David Coombs, Bradley Manning’s defense attorney, held a post-sentencing news conference in Arundel, Md., near the site of the Ft. Meade courtroom, in conjunction with the Bradley Manning Support Network (BMSN).
During the conference, Coombs read out a statement from Manning, which said, in part, “We consciously elected to devalue human life in Iraq and Afghanistan.” He asserted that the American response to 9/11 will in time be viewed in same light as McCarthyism and the Japanese-American internment camps of World War II.
“What I can tell you about Bradley Manning is a very moral person,” Coombs said. “And that morality was with him from the beginning. … He went [to Iraq] with the goal of helping save lives. … I certainly believe that because of his strong sense of morality that he would do the same thing.”
Regarding the verdict, he said: “Myself and others were in tears. [Manning] looks to me, and he says, ‘It’s OK. It’s alright. I know you did your best. I’m going to be OK. I’m going to get through this.’”
A campaign to encourage President Obama to pardon Manning has been launched by the BMSN and Amnesty International, with a petition on We the People, the White House’s petition platform. The group has also begun fundraising for a college trust that will allow Manning to attend university once he regains his freedom.
Coombs, who will remain as Manning’s attorney, is not holding out much hope for a presidential pardon. He said Manning will be eligible for parole not in 10 years, but in about 6.5, given his time served.
Regarding the fairness of the trial, Coombs noted the difficulties that journalists had covering it.
“When it comes to a fair trial, what’s important is: What is the perception of the public? Is it perceived as a fair trial? In this instance, that answer would have to be no. And that’s sad.”
In 25 years of defense work, Coombs said he had seen child molesters and murderers who received much less time.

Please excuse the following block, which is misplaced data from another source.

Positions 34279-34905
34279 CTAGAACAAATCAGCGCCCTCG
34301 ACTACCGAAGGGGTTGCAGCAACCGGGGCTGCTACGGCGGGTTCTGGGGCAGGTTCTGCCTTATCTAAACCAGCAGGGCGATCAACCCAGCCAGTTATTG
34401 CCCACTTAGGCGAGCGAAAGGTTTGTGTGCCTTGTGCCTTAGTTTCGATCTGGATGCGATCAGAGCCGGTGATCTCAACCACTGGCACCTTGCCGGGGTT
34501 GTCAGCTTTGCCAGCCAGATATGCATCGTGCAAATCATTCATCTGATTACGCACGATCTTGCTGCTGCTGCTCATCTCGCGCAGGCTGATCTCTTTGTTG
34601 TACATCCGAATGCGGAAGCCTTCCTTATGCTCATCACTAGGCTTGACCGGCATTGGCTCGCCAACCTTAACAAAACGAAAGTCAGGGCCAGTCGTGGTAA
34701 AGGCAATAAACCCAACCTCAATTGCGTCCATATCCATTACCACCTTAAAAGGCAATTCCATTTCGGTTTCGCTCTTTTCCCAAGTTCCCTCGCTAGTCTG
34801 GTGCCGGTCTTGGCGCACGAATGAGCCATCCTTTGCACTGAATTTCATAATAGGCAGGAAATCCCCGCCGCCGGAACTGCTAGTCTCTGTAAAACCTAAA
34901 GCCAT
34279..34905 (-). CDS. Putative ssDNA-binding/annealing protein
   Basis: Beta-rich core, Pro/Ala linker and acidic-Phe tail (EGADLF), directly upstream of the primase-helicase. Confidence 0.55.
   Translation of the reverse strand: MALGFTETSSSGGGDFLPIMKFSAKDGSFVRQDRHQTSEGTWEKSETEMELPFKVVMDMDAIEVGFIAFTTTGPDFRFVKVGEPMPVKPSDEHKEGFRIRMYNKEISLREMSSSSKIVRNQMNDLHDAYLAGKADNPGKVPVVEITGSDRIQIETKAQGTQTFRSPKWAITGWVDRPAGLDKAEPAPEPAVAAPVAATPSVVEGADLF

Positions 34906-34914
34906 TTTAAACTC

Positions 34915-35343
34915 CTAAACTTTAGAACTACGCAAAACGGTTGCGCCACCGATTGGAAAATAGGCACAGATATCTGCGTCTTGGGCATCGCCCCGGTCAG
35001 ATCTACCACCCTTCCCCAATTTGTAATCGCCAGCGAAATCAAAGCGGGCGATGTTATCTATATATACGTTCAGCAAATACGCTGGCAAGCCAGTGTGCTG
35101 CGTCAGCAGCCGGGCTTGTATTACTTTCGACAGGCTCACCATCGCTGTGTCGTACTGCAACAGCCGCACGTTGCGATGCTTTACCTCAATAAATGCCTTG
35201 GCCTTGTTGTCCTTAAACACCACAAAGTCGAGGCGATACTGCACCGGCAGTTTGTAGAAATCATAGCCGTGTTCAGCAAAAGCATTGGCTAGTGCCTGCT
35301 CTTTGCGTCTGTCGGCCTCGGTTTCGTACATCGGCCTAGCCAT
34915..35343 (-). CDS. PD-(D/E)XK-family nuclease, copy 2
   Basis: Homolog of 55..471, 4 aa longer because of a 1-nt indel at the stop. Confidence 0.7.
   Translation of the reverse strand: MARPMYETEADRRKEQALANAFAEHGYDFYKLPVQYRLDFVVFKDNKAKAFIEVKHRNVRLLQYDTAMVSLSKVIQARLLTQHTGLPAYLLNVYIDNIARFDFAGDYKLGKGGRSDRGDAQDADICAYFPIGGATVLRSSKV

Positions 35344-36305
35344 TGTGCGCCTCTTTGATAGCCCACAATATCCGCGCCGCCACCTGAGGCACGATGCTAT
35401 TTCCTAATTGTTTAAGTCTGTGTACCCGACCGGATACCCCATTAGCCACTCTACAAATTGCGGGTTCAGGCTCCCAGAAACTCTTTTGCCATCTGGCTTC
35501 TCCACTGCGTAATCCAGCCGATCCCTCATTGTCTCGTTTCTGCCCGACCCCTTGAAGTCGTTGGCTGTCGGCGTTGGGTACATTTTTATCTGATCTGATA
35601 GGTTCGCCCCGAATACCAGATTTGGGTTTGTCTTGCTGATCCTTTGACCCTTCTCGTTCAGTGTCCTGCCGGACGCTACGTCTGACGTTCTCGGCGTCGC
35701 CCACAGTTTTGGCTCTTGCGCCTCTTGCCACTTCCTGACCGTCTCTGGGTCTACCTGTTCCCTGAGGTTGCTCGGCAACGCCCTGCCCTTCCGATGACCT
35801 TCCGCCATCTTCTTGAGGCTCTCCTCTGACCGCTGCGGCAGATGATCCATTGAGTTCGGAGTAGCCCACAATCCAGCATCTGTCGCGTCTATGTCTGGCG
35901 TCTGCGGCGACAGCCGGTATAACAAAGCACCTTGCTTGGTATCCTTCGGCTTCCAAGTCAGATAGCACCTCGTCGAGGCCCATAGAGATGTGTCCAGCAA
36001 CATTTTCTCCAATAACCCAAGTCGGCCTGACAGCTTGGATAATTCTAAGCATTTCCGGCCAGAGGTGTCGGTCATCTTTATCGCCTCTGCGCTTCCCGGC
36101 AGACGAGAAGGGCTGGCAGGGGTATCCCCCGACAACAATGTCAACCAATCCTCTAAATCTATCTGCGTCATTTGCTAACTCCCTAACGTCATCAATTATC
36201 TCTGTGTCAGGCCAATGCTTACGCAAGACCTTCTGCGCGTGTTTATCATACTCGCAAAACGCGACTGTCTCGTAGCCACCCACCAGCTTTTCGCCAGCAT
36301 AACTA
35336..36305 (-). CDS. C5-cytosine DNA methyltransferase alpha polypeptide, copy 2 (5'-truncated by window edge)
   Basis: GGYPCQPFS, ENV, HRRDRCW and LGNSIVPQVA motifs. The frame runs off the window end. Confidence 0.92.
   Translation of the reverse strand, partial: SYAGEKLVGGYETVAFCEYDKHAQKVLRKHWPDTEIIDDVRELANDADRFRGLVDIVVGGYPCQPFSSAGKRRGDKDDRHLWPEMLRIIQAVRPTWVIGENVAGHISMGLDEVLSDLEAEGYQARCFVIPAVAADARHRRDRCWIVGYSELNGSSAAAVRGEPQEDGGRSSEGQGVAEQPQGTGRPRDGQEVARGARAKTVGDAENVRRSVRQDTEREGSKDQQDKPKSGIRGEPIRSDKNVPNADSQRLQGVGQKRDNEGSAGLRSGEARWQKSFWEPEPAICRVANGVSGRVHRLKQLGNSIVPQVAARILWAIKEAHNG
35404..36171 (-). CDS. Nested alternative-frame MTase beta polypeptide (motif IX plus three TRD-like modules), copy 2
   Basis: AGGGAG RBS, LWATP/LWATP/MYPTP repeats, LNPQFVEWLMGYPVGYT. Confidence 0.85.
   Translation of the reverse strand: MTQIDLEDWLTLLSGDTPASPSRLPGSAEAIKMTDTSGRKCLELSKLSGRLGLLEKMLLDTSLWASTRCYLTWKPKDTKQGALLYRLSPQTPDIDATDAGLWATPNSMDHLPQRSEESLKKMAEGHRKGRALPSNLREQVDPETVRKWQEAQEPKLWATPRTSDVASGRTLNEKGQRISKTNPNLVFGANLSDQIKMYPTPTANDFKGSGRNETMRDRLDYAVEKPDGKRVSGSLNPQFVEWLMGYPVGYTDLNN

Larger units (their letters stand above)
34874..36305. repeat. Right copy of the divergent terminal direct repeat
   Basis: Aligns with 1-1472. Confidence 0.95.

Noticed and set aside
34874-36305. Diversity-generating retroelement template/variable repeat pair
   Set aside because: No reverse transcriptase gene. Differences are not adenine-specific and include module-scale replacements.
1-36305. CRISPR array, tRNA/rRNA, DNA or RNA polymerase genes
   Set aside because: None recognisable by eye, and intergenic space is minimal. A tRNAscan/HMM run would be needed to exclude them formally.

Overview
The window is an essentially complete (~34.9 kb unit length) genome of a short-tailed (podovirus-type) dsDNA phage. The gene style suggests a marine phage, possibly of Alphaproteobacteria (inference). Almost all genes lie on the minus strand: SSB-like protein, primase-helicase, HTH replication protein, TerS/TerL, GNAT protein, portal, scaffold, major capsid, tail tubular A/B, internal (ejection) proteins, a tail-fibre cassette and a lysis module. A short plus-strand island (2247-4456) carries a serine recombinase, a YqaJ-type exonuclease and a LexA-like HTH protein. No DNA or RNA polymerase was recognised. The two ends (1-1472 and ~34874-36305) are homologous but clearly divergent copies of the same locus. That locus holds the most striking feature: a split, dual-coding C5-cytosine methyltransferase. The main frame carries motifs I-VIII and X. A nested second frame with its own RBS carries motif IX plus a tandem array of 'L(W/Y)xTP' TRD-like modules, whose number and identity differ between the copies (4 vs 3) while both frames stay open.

At one point while he was speaking, Coombs slipped up and said “Guantanamo” when he meant Quantico.
An early discussion on a plea deal, Coombs said, would have saddled Manning with a sentence longer than 35 years and would have compelled him to testify about every aspect of the leak and the leaked materials.
“With regards to my client’s feelings on WikiLeaks,” Coombs said, “the chat logs talk about how he turned to WikiLeaks for conversations, that ranged the whole spectrum of topics. I think he viewed that as a lifeline to him while he was deployed. The idea that WikiLeaks or Julian Assange or anyone else forced him to do anything, or asked him to do anything, is just pure fabrication.”
Addressing whistleblowing, Snowden and the National Security Agecy, and the closed nature of the trail, it was Coombs’ belief that the NSA leaks were not great for his client, but “it also had some benefits for us because it brought attention back to his case.” He also believed there was nothing that came up in court that justified closing it to the public.
“We have a serious problem in this country,” he said, “and that’s overclassification.”
Within the day it is likely that Manning will be moved from Maryland to a post-trial confinement facility near the Ft. Leavenworth disciplinary barracks, to be released in about a month into general population.
Photo by BMSN